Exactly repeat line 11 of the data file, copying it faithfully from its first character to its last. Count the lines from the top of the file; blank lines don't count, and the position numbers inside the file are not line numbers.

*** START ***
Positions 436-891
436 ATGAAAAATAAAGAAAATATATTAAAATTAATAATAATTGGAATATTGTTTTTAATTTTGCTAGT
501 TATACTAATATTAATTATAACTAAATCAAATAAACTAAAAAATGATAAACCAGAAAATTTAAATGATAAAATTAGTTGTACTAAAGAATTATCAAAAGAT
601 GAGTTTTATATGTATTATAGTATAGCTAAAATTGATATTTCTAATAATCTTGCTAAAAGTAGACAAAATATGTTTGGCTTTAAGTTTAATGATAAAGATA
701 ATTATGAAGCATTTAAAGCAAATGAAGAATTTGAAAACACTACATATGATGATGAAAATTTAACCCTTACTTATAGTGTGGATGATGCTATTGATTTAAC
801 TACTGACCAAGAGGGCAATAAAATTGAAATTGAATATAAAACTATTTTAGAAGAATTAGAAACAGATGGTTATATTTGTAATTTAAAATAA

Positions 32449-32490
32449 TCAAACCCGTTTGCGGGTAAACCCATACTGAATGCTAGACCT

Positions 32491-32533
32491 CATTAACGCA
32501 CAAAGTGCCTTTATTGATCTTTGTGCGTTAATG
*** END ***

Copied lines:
32501 CAAAGTGCCTTTATTGATCTTTGTGCGTTAATG